Bureaucratic Revolving Doors and Interest Group Participation in Policymaking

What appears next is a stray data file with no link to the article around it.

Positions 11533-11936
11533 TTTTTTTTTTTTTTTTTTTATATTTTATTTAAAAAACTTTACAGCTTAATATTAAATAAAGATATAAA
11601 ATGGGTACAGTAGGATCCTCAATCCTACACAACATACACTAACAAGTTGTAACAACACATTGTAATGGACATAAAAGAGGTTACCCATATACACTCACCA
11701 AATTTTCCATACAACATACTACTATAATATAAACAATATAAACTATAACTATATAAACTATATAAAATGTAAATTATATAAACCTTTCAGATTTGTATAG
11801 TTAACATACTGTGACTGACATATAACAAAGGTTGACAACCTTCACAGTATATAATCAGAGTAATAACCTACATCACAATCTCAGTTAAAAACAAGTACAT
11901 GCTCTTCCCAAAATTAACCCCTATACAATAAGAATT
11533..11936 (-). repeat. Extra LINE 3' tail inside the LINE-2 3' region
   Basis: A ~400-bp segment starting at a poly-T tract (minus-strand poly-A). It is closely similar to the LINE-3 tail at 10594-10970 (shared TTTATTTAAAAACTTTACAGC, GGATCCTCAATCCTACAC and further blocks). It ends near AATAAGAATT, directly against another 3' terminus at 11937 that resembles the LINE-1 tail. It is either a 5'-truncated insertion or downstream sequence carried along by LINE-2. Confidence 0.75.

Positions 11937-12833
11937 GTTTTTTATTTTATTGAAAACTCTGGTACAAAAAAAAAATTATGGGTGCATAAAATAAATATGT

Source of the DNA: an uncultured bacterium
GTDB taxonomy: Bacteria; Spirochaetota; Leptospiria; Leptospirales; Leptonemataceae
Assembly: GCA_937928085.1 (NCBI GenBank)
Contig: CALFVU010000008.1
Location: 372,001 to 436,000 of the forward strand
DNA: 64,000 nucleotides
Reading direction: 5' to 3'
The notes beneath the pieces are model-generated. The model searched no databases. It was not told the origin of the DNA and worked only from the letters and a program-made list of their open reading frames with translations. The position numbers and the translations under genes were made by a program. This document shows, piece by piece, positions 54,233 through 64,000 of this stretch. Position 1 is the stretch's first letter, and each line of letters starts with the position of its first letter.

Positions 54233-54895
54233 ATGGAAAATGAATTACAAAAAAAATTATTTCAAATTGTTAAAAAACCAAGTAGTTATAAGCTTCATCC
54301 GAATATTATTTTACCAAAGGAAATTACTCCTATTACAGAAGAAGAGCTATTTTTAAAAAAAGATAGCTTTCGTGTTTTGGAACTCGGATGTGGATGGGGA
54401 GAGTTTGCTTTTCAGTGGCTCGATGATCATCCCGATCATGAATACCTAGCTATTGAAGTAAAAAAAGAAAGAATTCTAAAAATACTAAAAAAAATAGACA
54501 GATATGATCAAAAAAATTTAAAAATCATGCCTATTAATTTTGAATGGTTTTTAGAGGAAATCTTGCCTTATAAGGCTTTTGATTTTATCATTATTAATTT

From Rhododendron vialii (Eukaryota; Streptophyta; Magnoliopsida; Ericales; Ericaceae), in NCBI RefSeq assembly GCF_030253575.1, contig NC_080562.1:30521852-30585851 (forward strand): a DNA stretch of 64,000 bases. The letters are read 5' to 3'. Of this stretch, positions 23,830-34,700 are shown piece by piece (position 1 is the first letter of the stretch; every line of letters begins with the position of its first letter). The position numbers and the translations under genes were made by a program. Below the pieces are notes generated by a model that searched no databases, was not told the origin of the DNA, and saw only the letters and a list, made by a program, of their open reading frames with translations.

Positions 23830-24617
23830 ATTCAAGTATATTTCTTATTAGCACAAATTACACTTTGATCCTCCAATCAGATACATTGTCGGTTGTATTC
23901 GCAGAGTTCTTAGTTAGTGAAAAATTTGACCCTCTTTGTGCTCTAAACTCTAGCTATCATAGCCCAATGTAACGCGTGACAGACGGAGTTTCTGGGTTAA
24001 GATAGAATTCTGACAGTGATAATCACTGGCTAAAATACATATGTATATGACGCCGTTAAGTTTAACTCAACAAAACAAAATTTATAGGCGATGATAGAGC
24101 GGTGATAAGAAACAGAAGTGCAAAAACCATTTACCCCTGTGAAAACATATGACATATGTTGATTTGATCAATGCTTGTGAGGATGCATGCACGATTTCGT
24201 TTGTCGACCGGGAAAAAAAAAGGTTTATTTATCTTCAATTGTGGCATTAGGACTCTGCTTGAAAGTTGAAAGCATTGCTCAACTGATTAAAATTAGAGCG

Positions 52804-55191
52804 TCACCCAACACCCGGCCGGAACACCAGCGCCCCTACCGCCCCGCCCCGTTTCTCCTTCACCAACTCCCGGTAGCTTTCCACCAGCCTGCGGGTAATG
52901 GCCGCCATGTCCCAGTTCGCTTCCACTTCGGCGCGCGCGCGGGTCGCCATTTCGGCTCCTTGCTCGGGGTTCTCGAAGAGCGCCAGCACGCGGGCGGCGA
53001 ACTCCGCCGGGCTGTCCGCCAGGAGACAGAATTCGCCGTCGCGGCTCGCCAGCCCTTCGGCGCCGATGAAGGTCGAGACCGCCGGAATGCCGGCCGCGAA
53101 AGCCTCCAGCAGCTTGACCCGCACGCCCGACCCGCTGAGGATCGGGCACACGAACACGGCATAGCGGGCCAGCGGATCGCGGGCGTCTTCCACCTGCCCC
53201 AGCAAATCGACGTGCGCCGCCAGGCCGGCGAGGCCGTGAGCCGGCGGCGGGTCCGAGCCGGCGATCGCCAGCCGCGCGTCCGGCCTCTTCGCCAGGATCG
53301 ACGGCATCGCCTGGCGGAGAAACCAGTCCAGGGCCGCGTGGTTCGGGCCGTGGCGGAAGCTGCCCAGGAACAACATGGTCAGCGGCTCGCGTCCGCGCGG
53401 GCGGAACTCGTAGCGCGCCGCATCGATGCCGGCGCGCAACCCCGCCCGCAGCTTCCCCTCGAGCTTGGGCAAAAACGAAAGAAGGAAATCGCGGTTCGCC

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There is growing concern about the movement of individuals from private sectors to bu- reaucracies, yet little attention is paid to how this affects interest groups’ activities. Interest groups with connections to bureaucrats may exert less effort to provide information to policy- makers (the “substitution effect”) or exert more effort (the “complement effect”). We address this question by constructing a novel dataset on career trajectories of bureaucrats in the Office of the US Trade Representative (USTR) and firms that served on USTR advisory committees during the period 1997-2017. Empirical results support the substitution effect: firms with con- nections to USTR bureaucrats decrease their lobbying spending and participation on advisory committees. We present suggestive evidence that the substitution effect occurs when connected bureaucrats’ ideologies are closer to the median ideal point of the agency, which makes the con- nected bureaucrats pivotal players. Our findings suggest that an apparent decrease in interest groups’ political activities might not imply that their influence on policymaking diminished.